With a Conservative majority of 80 in the House of Commons, Parliament is effectively nothing more than a rubber stamp, one which the government regularly treats with contempt. Just this week a normally somnolent Speaker, Lindsay Hoyle, was roused to anger, claiming that the Prime Minister had misled him about the timing of the announcement that the lifting of lockdown restrictions in England was to be delayed from 21 June until 19 July. Hoyle was angry because yet again the Government had chosen to make an important announcement via briefings to favoured figures in the press instead of making an announcement in Parliament, where, in theory if not in practice it can be held to account by MPs.
That only really leaves the courts as a means of holding the Government to account. The press in the UK has shown time and time again that it has no serious interest in challenging the Conservatives. Much of the press sees its job as to act as cheerleaders for the Tories and for Brexit. The already noticeably right wing bent of the British media only got more pronounced this weekend with the launch of the G Beebies Channel, dedicated to purveying bedtime stories for those red faced angry men who seem to make up a disproportionate section of the BBC Question Time audience.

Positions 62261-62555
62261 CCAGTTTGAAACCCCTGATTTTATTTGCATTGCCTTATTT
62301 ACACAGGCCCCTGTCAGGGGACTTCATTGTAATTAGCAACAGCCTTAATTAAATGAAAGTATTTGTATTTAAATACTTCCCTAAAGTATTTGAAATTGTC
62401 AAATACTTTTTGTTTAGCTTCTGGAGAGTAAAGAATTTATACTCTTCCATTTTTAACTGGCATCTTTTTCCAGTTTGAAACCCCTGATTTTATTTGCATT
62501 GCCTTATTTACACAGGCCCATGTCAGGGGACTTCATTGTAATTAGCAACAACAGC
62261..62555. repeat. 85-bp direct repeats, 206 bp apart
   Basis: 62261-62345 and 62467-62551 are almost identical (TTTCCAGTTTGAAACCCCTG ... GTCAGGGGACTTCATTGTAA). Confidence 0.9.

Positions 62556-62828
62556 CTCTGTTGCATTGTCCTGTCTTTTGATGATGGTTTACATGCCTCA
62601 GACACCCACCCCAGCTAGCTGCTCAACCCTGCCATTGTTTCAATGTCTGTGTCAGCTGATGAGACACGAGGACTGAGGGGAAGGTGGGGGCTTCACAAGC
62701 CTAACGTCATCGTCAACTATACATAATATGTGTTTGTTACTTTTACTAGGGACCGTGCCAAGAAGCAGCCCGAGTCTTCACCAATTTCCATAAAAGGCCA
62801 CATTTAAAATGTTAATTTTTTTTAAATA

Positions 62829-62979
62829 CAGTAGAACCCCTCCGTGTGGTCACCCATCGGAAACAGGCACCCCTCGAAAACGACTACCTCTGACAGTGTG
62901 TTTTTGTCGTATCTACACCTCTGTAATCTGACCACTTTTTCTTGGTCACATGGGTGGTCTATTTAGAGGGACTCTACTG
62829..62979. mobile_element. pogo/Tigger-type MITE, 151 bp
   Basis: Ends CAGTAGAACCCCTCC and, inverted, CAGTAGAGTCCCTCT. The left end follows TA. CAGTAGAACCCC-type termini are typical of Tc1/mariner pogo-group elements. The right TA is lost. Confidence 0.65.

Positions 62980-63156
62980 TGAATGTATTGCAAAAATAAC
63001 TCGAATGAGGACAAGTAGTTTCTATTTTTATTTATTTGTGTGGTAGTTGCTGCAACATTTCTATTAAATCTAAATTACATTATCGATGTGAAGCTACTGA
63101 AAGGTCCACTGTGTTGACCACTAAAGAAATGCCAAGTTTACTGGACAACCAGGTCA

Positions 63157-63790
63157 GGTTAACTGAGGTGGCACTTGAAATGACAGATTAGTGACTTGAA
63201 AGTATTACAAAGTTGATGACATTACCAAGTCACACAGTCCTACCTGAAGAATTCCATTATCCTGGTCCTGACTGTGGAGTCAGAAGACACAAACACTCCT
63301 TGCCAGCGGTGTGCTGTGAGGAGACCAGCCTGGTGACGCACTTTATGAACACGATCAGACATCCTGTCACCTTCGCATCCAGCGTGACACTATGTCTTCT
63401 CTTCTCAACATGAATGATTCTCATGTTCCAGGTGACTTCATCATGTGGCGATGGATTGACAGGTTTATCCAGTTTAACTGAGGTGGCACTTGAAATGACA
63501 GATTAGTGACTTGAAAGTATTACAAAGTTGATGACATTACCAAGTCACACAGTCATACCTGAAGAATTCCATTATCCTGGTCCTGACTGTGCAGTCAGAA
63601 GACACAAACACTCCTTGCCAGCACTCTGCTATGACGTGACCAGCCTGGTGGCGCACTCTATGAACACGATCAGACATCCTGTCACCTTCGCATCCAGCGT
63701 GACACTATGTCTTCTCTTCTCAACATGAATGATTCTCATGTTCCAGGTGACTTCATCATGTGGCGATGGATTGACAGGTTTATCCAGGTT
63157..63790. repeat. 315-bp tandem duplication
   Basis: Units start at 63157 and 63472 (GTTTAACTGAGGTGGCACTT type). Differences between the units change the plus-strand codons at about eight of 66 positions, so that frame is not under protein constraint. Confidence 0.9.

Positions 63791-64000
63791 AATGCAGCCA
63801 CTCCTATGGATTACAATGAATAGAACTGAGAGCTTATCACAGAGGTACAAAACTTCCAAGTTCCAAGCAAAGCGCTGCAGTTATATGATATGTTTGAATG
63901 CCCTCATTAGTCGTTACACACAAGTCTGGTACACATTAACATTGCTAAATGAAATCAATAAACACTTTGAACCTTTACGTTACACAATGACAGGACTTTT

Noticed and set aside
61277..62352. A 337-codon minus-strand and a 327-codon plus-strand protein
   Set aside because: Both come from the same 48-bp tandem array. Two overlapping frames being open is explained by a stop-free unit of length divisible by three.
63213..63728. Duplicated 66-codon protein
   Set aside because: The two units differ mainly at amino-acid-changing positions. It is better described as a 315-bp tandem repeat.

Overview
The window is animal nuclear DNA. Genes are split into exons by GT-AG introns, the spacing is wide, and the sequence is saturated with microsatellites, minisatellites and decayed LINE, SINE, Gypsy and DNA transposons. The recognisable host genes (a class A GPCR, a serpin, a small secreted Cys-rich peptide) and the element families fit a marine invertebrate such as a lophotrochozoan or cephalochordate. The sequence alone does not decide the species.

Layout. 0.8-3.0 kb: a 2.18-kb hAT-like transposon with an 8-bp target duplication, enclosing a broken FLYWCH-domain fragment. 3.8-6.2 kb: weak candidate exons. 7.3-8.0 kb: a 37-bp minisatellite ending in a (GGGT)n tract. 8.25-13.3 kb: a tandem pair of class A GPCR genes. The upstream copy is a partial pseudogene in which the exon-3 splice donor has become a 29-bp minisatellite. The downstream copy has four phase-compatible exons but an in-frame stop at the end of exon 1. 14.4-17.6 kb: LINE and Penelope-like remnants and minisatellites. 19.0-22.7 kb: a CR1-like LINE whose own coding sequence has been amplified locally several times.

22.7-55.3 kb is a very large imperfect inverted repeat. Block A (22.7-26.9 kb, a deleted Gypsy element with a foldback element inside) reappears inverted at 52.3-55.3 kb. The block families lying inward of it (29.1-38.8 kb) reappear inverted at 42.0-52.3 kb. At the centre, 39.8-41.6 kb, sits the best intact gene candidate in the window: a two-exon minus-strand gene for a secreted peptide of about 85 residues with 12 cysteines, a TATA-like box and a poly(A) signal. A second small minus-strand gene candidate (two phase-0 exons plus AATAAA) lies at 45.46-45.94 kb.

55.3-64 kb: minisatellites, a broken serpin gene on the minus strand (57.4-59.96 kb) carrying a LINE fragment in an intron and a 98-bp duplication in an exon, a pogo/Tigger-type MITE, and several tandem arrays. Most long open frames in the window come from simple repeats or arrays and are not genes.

But even the courts are no longer an effective means of holding the power of an unscrupulous and amoral government to account. You cannot shame the shameless. You cannot embarrass a brass neck. You cannot dishonour a government composed of principle-free charlatans. This government has already suffered numerous legal defeats, yet it sails on regardless, safe in the knowledge that there are no real consequences for its misbehaviour. Just a few days ago Michael Gove was found to have broken the law over the way his department had handled the awarding of government contracts to a company headed by associates of his pal Dominic Cummings. The court ruled that a reasonable person would suspect favouritism – in other words finding that if it looks bad and it smells bad, it’s reasonable to assume that it is indeed bad.